Day 1: Climate matters and so does COP27
Expectations may be low for the COP27 UN Climate Conference but, as the 2022 SEC Newgate ESG Global Monitor has found, the public still expect their governments to act to lower carbon emissions around the world. Global finance has to do more to direct investment to the developing world.
Change is difficult at the best of times. These are not the best of times. A year on from the last such gathering in Glasgow there’s a host of reasons why expectations of making progress in the battle to lower global carbon emissions are low. A war in Europe, a global energy crisis and increased tensions between China and US are just a few of the most obvious issues.
If the politicians need reminding as to why they are travelling to Sharm El-Sheikh the recent SEC Newgate ESG Global Monitor Survey for 2022 makes for essential reading. It measures global sentiment on environmental, social and governance issues for a cross-section of a dozen countries around the world.
Despite the economic and geopolitical shocks of the past 12 months it’s clear that ESG is a global priority that is here to stay. Nearly half of those surveyed (46%) cited environmental concerns as the single most important issue. We want action but there is a lack of trust. National Governments were rated the lowest globally.
SEC Newgate UK has developed a Guide to COP27, detailing the agenda, key issues to watch and our views on the opportunities and stumbling blocks.
A focus on the climate needs of developing countries is certain to form a critical part of the debate at COP27. The pledge from rich nations made over a decade ago to provide $100 billion in annual investment to the rest of the world has still not been met.
While the Global North has the vast majority of the climate finance investment to make, it is in the Global South that the greatest opportunities exist to bring about a real difference to lowering global emissions. According to the OECD the development finance system only mobilises around $40 billion in private capital annually, a mere 1% of the total investment needed.
There are no facets of our lives left untouched by Climate Change. It’s a fact that the trade-offs between financial institutions, government, industry and civil society which can resolve the complex challenges we all face, may be out of reach in the next fortnight.
Yet the global energy crisis is a reminder that the transition to a net zero world isn’t just an empty slogan. We need a faster transition to a cleaner, more affordable and secure energy system right now. Let’s be optimistic that, as the US civil rights campaigner Martin Luther King used to say, the “fierce urgency of now” helps make that a reality.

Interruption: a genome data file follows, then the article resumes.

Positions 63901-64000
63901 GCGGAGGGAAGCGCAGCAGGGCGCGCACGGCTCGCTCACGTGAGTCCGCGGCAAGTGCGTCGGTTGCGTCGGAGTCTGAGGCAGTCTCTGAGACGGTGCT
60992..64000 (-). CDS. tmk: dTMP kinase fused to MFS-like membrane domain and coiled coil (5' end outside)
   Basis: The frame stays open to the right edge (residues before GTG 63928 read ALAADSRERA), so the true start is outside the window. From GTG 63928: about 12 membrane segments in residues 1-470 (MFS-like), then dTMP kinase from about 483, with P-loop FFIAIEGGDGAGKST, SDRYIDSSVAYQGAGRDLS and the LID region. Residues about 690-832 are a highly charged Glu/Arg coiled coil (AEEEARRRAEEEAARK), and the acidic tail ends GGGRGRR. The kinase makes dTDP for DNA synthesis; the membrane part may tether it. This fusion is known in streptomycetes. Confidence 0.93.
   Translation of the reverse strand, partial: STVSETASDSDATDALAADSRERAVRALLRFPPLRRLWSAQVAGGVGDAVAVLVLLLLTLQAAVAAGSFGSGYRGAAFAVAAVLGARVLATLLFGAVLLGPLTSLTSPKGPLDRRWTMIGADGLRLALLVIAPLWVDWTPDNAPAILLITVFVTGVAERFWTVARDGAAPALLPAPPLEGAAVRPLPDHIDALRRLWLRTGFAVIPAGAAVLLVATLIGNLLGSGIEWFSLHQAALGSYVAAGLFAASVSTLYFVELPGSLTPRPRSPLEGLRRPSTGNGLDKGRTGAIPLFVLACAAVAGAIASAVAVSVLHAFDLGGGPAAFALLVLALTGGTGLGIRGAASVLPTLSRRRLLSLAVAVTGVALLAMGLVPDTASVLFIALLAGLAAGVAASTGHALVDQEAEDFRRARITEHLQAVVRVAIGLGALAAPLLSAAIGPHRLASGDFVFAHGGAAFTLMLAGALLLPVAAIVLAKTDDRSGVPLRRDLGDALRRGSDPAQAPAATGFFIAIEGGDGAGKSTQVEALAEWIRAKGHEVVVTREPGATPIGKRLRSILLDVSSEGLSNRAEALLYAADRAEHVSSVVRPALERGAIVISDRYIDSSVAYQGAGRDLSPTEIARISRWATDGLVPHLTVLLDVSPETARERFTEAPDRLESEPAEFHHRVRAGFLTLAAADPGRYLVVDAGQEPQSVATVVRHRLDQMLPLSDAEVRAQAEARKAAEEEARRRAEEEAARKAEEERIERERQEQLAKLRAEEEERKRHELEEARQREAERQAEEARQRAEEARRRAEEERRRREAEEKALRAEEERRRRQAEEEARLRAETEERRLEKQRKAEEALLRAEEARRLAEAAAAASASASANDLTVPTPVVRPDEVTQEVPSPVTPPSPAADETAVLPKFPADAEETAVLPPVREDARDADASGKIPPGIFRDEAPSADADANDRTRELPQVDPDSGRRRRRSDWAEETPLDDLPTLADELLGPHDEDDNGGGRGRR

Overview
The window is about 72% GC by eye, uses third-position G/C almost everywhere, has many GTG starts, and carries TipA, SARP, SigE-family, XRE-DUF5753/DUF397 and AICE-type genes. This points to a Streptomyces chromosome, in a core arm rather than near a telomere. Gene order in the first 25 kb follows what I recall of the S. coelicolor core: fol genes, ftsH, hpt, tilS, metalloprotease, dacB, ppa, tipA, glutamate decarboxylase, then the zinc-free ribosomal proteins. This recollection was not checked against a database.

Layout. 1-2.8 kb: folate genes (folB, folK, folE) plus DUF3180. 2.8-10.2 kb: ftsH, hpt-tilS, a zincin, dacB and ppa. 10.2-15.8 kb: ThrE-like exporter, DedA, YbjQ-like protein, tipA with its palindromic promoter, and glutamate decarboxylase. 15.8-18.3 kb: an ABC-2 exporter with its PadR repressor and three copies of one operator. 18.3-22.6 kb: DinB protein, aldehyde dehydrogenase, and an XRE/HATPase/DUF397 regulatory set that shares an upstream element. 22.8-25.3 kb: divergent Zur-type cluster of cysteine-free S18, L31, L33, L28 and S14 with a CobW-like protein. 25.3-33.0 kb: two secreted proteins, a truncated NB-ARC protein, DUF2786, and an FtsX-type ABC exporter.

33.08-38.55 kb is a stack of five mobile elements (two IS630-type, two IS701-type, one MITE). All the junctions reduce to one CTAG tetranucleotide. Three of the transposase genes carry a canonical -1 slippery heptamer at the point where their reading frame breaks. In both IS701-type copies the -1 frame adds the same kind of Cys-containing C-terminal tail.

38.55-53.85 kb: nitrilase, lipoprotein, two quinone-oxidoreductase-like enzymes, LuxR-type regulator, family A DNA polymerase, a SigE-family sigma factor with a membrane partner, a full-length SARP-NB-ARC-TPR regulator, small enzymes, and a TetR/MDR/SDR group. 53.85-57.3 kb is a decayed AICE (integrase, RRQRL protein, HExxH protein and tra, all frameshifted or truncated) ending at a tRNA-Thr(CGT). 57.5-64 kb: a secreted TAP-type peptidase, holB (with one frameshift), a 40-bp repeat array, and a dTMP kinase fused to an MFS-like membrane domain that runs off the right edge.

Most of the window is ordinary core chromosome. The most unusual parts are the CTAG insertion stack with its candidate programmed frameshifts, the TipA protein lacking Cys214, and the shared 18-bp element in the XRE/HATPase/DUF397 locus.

Day 2: Loss, damage and activism
Day two at COP27 has been dominated by two very different themes: Loss and damage, and activism.
Both have their roots wrapped in geopolitics.
On loss and damage, COP27 will be the first COP to put it onto the agenda as a topic for diplomatic discussion. Africa’s COP looks set to deliver the anticipated focus on how the global north compensates the global south for the cost and impact of global warming that has largely been created by richer nations’ industrial activities and consumption patterns but who’s impact will be most acutely felt by developing nations.
This was always set to be a crunch issue in Egypt, as the promised $100 billion a year that the G7 pledged to help developing nations adapt to and mitigate the impact of climate change has never been delivered, despite being originally made in 2009 at the COP15.
That failure prompted fury at COP26, it looked set to be a dividing line at COP27 and indeed it will be.
With a new ‘Cold War’ raging between China, Russia and NATO climate adaption finance is now a valuable diplomatic tool as well as a decarbonisation imperative and China has pledged to continue providing assistance to developing nations. Further movement from the G7 on reparation payments and support is arguably more likely given the need to secure influence. It’s one to watch during the next two-weeks at COP27.
Activism is the other elephant in the room with geopolitical roots. Greta Thunberg’s decision not to attend COP due to Egypt’s human rights record and also her belief that the Conference is a platform for greenwashing set the tone for a COP that has so far been marked by a lack of activism.
Alleged detentions of environmental activists and the high profile hunger strike of Alaa Abdel-Fattah, which has now escalated with him refusing water, is shining a light on Egypt’s human rights records and also the role of civic society in driving pressure on diplomats and politicians.
COP27’s aim to be the ‘implementation COP’ will be closely scrutinized by activists regardless of whether they are on the ground, on line or dispersed around the world. How they decide to act and make their voices heard is also something to watch for over the next two weeks, because they have certainly not gone away.